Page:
Justin Thomas’ attitude was commendable after winning the PGA Championship in a dramatic – and stressful way. Nobody was faulting the 29-year-old as he took a week off after winning the play-off at Southern Hills. Instead, Thomas has kept his commitment to playing in the Charles Schwab Challenge, citing the words of his alma mater school football coach, Nick Saban, who doesn’t talk about the titles he’s won for a long time.
It should come as no surprise that JT suffered a hangover at Southern Hills, but what was shocking was how he played himself (well) outside the cutting line at Colonial on Friday. Thomas seemed to be in control of his game after an adorable bird from a Fairway lair moved him into this week’s Red Characters. But then he looked like Saban Crimson Tide in the final quarter of this year’s National Championship game against Georgia, completely collapsing on a brutal four-hole stretch.
Thomas made a back-to-back bogey in 7 and 8 before making a rare triple bogey in number 9 as he needed only five shots to reach the cocking deck in short level 4. Another bogey in 10th placed him in sixth. More than those four holes, and they all confirmed that the world number 5 seed had missed for the first time in the 2021-2022 season.
Again, we can’t fault him. Everyone deserves to have a bad day on the golf course – especially someone who has been out having a great day the whole time.
In any case, Thomas will not be around this Colonial weekend, with the trio of Scotty Scheffler, Scott Stallings and Bo Hausler leading at nine under nine. Here are four takeaways from Fridays at the 2022 Charles Schwab Challenge.
Scotty Scheffler keeps rolling
Scheffler might have been part of the title of this story, but is it really news anymore when he’s on top? Thomas may be the latest big champion, but Schaeffler reminded everyone on Friday that he’s still the best player in the world.
A week after a disappointing loss to the PGA, Scheffler has yet to make a bogey in two days at the Colonial. His nine flyers were enough to put him in a position to win an astonishing fifth time in nine matches.
“Yeah, I love that stat,” Scheffler said of being ghost-free so far. It’s so much fun. Today, I kept tension most of the time. My tardiness was really good, the fact that the only long throw I did was in seventh place. Outside of that, I didn’t put a lot of pressure on myself, which is a good thing. A four-day event and a day where I can de-stress, especially when conditions are very difficult for the next couple of days is important.”
Very hard on the rest of the field, that is. This guy makes everything seem so easy these days.
Jordan Spieth’s long-range attack
After a day of a miserable performance on the Greens in which he lost 1.6 strokes on the field, Spieth bounced back to earn more than three strokes. And it did a lot of damage from long range, including a 35-foot birdie at the end:
As you can see from the PGA Tour tweet, Spieth made a total of 133 feet of hits for the day. Not surprisingly, he was satisfied with the flat-topper after his tour.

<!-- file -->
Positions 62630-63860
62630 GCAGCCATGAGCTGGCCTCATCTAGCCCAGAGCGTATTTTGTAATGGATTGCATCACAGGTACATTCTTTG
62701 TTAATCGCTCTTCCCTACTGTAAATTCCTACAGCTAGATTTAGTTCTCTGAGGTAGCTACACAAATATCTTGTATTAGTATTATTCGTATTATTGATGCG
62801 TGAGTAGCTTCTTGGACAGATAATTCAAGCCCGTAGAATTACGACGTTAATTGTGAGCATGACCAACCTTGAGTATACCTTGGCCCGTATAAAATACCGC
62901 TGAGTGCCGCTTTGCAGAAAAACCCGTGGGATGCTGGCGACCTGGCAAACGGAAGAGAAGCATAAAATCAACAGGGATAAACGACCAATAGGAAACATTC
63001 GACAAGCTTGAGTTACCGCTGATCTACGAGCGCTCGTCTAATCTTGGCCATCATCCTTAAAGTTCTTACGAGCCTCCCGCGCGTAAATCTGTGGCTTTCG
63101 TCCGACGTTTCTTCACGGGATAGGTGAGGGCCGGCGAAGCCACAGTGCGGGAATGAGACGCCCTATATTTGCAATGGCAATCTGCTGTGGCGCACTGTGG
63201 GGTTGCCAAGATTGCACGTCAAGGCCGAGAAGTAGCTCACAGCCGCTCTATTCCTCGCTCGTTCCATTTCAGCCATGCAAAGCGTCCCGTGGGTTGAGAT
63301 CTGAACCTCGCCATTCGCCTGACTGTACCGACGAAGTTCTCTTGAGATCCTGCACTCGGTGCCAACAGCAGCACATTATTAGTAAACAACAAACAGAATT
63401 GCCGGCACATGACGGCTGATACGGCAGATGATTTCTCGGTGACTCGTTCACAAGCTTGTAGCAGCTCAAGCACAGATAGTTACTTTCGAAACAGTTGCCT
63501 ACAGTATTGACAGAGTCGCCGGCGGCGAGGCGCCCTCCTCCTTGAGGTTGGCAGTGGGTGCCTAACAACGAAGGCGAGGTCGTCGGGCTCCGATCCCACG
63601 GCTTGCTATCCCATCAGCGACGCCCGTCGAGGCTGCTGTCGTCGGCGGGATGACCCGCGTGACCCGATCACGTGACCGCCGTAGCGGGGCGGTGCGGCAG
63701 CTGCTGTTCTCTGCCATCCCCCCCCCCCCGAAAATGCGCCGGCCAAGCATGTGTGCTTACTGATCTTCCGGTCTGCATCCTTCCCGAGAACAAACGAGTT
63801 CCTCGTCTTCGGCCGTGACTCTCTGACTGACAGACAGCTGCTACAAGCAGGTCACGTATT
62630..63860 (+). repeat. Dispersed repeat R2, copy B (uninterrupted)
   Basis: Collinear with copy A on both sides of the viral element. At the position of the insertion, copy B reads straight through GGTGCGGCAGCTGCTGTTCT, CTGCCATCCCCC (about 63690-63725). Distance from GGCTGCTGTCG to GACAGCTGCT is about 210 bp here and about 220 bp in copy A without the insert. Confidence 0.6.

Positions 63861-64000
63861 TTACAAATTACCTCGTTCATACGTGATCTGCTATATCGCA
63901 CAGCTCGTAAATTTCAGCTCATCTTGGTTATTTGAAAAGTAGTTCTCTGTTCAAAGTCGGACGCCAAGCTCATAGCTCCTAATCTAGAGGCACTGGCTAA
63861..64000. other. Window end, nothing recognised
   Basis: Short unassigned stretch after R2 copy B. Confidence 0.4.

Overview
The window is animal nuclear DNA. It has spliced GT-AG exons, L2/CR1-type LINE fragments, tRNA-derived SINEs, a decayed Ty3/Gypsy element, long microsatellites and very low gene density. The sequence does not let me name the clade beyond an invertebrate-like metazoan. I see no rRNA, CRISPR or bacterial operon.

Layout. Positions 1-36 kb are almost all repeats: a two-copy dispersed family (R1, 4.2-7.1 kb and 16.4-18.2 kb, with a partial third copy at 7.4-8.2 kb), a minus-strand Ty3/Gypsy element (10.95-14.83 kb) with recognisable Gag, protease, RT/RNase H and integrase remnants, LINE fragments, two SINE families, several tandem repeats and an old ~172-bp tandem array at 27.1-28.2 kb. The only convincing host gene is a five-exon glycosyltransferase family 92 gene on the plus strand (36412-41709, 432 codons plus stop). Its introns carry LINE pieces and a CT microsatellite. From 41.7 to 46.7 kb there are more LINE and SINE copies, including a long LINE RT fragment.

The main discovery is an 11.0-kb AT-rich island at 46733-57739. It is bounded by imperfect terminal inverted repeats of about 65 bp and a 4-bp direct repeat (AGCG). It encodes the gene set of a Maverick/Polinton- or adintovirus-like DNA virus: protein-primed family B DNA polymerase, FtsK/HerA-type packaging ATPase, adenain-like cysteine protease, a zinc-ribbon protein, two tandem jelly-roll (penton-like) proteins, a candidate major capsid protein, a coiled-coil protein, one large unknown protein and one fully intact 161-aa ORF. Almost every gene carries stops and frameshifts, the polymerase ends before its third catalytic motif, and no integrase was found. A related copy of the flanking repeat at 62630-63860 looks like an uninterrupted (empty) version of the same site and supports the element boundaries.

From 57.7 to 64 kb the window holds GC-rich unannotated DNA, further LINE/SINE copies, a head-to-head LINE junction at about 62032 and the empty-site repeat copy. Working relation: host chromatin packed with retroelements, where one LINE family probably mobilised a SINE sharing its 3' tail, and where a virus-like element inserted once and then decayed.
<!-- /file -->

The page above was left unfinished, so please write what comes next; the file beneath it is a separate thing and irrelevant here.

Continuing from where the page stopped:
“I just tried to believe the strikes would come in,” Speth told reporters at Colonial. “I kind of caught the left side of the hole in the first–at number 10, our first hole today, and I caught the right side on the eleventh, and all of a sudden now I’m going to hole number 12 and it’s like, Wow, the ball shouldn’t go in the middle; It could go in on the edges. Just beautifully laid out today. Better speed control, leaving it in the right places.”
It’s also no surprise that Spieth is in competition at Colonial, where he and three contestants have already won. But it trails Schaeffler by four and another Masters champion with three. . .
Patrick Reed (finally) is back in shape?
If it feels like a minute has passed since you saw Red’s name near the top of the leaderboard, it’s because it really happened. The 2018 Masters champion finished second in October in Bermuda, but has yet to score as one of the top 25 in a full-field event in 2022.
That may change this week, though, after Colonial’s second 66 Reds move up to eight under heading into the weekend.
Here’s how he explained his improved gameplay – and shots like that – after his run.
“Well, I made a change there earlier this year, and any time you make a change or something, you get an extreme swing on the golf course,” Reed said. “You can be as technical as you want on the driving range and practical, But once you step on the golf course, you have to be a player. You’re not there trying to figure out a golf swing. I feel like I’ve been doing it a lot early on and in a good part of the year, and now I feel like I’ve settled into sort of how I feel and how I’m supposed to The swing is, and now when I get it outside on the golf course, I can see golf shots instead of trying to see golf swings.”
Whatever the reason, this winning green jacket is going to be seeing plenty of red so far this week.
The story of Nick Taylor from the nineties
Having had a share of that eight-way lead on Thursday, Taylor reached what ended up being the number one hit at the end of Friday after just nine holes. Then it all fell apart for the Canadian.
After the Colonial Linebacker played nine of the five under-30s, the two-time PGA Tour winner struggled to make it to six over-41s at the front. Yikes.
The good news is that even with such a grueling finish, Taylor will be among the top 25 entering the weekend and in good shape to try to score in the first 10 of the top 10 finishes of the season. At 112th on the FedEx Cup score list before this week, he could use one.